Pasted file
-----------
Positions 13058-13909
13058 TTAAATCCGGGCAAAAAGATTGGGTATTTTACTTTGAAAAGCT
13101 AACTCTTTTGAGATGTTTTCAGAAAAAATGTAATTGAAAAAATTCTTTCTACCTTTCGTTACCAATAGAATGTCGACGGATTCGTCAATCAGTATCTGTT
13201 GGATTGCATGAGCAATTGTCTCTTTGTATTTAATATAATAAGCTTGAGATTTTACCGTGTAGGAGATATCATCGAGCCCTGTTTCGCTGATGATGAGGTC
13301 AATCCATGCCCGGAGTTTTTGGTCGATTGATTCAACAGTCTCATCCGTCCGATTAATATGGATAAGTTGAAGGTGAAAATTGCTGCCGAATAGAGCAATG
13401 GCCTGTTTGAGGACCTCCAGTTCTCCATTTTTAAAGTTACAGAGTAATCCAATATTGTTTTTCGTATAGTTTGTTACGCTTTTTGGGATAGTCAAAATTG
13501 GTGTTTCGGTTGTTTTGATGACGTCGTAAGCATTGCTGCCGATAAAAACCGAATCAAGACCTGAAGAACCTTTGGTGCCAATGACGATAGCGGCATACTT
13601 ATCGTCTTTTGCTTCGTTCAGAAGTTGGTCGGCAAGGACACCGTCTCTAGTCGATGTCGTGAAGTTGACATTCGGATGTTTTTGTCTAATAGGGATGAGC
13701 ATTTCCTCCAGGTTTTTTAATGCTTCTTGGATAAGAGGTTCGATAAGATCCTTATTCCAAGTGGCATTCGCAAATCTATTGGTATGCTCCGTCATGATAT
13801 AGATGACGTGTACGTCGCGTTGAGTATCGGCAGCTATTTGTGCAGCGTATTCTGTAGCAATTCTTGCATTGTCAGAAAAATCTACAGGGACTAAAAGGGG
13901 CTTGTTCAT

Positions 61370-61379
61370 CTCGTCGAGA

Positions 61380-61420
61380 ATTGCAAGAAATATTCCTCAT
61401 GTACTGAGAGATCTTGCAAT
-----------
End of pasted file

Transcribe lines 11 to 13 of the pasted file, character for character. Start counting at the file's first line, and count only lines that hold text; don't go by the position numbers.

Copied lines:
13901 CTTGTTCAT

Positions 61370-61379
61370 CTCGTCGAGA